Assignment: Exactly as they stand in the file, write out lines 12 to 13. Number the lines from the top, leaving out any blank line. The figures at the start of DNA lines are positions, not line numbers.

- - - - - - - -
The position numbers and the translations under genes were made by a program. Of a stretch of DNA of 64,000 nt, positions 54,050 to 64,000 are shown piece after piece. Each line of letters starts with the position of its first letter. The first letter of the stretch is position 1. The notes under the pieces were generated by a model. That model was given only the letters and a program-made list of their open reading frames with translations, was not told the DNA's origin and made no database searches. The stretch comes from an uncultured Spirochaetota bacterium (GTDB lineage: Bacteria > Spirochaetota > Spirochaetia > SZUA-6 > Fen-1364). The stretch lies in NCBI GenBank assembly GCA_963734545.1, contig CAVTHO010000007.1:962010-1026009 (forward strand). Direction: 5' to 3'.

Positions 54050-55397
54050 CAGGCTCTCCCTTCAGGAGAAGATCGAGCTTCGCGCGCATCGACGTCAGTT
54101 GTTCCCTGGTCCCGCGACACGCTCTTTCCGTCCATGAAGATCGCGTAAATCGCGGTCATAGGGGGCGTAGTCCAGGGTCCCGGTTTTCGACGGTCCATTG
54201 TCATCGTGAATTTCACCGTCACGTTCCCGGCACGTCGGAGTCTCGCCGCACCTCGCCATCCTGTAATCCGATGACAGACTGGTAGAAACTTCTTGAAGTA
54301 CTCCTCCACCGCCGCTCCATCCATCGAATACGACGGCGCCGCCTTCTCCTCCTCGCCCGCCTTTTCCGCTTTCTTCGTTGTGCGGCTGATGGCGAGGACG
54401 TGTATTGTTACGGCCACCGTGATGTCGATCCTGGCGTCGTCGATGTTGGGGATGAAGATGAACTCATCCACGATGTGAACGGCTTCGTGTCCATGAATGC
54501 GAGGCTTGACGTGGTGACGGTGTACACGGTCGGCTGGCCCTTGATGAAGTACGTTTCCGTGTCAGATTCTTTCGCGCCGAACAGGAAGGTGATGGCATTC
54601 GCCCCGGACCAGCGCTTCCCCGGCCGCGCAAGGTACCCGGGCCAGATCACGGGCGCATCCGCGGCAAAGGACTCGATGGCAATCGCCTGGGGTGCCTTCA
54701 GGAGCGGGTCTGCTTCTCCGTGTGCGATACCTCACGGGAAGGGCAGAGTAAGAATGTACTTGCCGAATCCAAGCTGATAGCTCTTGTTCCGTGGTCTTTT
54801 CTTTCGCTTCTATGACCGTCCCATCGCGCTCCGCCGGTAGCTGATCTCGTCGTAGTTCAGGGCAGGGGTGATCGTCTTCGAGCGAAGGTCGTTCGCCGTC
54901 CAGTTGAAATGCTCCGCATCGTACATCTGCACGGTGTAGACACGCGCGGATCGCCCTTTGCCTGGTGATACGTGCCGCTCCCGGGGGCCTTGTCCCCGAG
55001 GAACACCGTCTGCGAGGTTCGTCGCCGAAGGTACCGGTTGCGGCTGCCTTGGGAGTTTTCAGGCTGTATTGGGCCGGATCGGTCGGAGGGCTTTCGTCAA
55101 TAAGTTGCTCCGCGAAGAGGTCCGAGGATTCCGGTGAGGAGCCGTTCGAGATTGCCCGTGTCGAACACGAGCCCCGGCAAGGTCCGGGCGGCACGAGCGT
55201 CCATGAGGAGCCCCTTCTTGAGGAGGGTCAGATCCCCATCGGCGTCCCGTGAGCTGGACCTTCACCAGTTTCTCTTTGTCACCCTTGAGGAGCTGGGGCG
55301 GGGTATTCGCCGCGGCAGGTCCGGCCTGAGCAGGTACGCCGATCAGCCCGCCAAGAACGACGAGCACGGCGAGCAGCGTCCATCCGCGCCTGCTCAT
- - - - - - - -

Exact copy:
54901 CAGTTGAAATGCTCCGCATCGTACATCTGCACGGTGTAGACACGCGCGGATCGCCCTTTGCCTGGTGATACGTGCCGCTCCCGGGGGCCTTGTCCCCGAG
55001 GAACACCGTCTGCGAGGTTCGTCGCCGAAGGTACCGGTTGCGGCTGCCTTGGGAGTTTTCAGGCTGTATTGGGCCGGATCGGTCGGAGGGCTTTCGTCAA